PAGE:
BEVERLY HILLS, February 14, (THEWILL) – The Northern Governors Forum on Monday supported the call for cattle ranching as a solution to the brutal herders/ farmers conflict that has ravaged many parts of the country recently.
In a communiqué after their virtual meeting, the forum stated that “the current system of herding, mainly through open grazing, is no longer sustainable, in view of growing urbanisation and population of the country.”
It resolved to sensitise herders on the need to adopt either ranching or other acceptable modern livestock production. It also condemned all forms of criminality and asked governments to isolate criminal elements, whether as herdsmen, farmers or hunters for prosecution.
This is a welcome, though belated development. It is belated because it is coming at a great social and economic cost to the country. It shows a failure of leadership in crisis management because the conflict had been allowed to fester for too long with untold consequences to the unity of the country.
The delayed response had allowed the deadly conflict to breed the grounds for allied criminality like banditry and kidnapping resulting in a domino effect on seasonal farming in our largely agriculture-based country with the threat of looming hunger and food insecurity in the land.
It has also caused social disharmony among communities where criminal cow headers held sway. It also led to the profiling of the Fulani, following the assumption that any AK-47 wielding kidnapper, bandit or and land grabber is a Fulani.
Indeed, when the Federal Government mooted the idea of Rural Grazing Areas (RUGA) in 2019, public uproar reverberated throughout the country because of the perception that land, a precious commodity among ethnic nationalities in Nigeria, was about to be given gratis to the Fulanis.
It created the public perception that the Federal Government not only favours the Fulani but is even ready to bend over backwards to support them against other ethnic nationalities in the country, no thanks to the controversy over lopsided federal appointments in favour of the President’s kinsmen.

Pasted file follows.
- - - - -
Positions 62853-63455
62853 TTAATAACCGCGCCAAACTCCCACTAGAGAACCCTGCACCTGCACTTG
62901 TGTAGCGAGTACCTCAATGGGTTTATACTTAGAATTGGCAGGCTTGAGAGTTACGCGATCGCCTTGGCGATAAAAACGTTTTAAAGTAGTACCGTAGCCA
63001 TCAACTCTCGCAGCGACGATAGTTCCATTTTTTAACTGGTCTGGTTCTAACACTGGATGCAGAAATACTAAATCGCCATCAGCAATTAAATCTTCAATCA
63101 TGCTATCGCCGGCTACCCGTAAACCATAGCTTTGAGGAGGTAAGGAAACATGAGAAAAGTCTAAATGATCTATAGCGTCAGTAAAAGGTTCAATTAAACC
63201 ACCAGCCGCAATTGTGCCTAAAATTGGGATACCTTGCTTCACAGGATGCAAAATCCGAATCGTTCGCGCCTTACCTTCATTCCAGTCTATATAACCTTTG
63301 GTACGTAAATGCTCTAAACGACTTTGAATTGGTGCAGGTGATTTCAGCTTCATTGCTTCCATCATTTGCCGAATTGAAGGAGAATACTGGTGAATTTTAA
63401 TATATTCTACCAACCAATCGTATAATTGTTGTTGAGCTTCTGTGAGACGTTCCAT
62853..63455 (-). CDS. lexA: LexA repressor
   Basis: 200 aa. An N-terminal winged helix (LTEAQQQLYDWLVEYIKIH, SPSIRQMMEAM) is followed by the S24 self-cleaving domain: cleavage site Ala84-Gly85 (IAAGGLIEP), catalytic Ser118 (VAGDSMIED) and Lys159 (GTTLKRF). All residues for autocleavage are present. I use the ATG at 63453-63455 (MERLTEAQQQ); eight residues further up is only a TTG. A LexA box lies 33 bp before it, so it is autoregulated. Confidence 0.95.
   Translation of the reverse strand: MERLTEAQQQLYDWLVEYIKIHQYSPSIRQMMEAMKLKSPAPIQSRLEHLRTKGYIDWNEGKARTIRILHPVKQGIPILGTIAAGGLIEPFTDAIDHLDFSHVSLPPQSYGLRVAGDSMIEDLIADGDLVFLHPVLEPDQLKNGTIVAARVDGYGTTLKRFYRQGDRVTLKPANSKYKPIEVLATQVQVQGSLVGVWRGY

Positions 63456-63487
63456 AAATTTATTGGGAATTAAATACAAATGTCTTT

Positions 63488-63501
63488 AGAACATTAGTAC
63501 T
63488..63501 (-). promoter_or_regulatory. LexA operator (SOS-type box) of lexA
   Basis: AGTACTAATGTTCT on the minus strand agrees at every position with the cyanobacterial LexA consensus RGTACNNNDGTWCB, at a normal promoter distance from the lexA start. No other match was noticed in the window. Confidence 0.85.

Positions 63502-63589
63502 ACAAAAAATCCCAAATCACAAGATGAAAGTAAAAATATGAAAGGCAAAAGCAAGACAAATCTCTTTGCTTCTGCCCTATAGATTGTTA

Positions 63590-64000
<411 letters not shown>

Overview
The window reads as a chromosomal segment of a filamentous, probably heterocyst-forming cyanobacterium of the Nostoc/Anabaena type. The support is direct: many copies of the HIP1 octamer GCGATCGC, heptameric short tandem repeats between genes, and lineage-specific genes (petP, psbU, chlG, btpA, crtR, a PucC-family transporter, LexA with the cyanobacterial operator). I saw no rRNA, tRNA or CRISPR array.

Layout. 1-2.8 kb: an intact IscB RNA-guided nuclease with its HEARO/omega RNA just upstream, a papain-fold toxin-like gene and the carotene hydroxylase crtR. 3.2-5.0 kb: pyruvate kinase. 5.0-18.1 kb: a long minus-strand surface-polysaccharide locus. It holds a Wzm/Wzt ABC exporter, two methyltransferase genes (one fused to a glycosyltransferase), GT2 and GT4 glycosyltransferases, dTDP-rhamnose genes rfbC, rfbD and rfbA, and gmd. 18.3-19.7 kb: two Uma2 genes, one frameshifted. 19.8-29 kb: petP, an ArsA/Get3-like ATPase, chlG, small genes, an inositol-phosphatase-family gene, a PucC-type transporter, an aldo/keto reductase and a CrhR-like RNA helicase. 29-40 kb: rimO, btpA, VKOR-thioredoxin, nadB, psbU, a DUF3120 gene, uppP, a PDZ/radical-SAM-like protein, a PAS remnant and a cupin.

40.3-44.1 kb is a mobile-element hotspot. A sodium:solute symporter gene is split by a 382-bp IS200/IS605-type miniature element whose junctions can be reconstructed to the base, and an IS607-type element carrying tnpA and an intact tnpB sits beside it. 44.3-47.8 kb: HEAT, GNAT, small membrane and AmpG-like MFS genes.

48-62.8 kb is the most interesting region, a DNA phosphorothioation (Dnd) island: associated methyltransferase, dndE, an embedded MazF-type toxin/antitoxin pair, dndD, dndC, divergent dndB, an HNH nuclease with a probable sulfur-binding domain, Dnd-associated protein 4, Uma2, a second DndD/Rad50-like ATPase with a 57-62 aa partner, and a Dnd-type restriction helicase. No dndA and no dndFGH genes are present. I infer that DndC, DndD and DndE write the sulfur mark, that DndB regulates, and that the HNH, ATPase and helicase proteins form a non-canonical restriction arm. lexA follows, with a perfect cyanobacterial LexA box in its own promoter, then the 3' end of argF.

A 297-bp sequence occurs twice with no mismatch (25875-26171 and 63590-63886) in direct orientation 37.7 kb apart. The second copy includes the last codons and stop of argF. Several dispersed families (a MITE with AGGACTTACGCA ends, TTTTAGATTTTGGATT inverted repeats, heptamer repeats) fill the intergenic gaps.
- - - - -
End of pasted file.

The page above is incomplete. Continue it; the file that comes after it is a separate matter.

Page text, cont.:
Since then, after public clamour forced the government to kill that land grabbing policy, things have degenerated fast. Maiming and killings, kidnapping and raping had continued unabated in many parts of the country, while the leadership looked away and the country drifted apart. Nigeria global terrorism index rose as a result and many countries like the United States and the UK issued travel warnings against the country.
The recent tiff between the Federal Government and the Ondo State Government, following the seven-day ultimatum issued by Governor Oluwarotimi Akeredolu, to herdsmen to quit the state’s forest reserves, and the reliance on self-help by a Yoruba activist, Sunday Igboho, against perceived criminal cow herders and alleged sponsors of kidnappers, would have been unnecessary had the Federal Government taken decisive actions on the conflicts long ago.
To think that the Northern, Eastern and Western Regional Governments once ran cattle ranches at Mokwa, Obudu, Imeko and Saki, respectively, during the first republic shows that the idea is neither foreign to Nigeria nor is it an impossibility. What is needed now is the political will and commitment to re-launch it and so douse the tension in the country.
The Kwara and Kano examples are also models to draw from.
THEWILL therefore calls on the state governments, particularly those in the northern part of the country where there is massive land and hospitable place for the scheme to thrive, to follow their declaration through with commitment.
The Federal Government, which had been finding a way, though too slowly, over the menace should support their request for financial assistance. It has to if its National Livestock Programmes, which it had tried to pursue after the RUGA debacle would ever see the light of the day. States like Edo which has indicated interest in cattle ranching business should be encouraged. Also, the recent moves by Governor Seyi Makinde of Oyo State to revive the old Western Regional cattle farms and similar steps by his Ogun State counterpart, Dapo Abiodun, in partnership with foreign companies should be supported.
Enough of needless bloodletting in the country. It is time to heal the land and take decisive actions to pull the country from the precipice it is headed because of the farmer/ herders unabated conflict and its allied criminalities.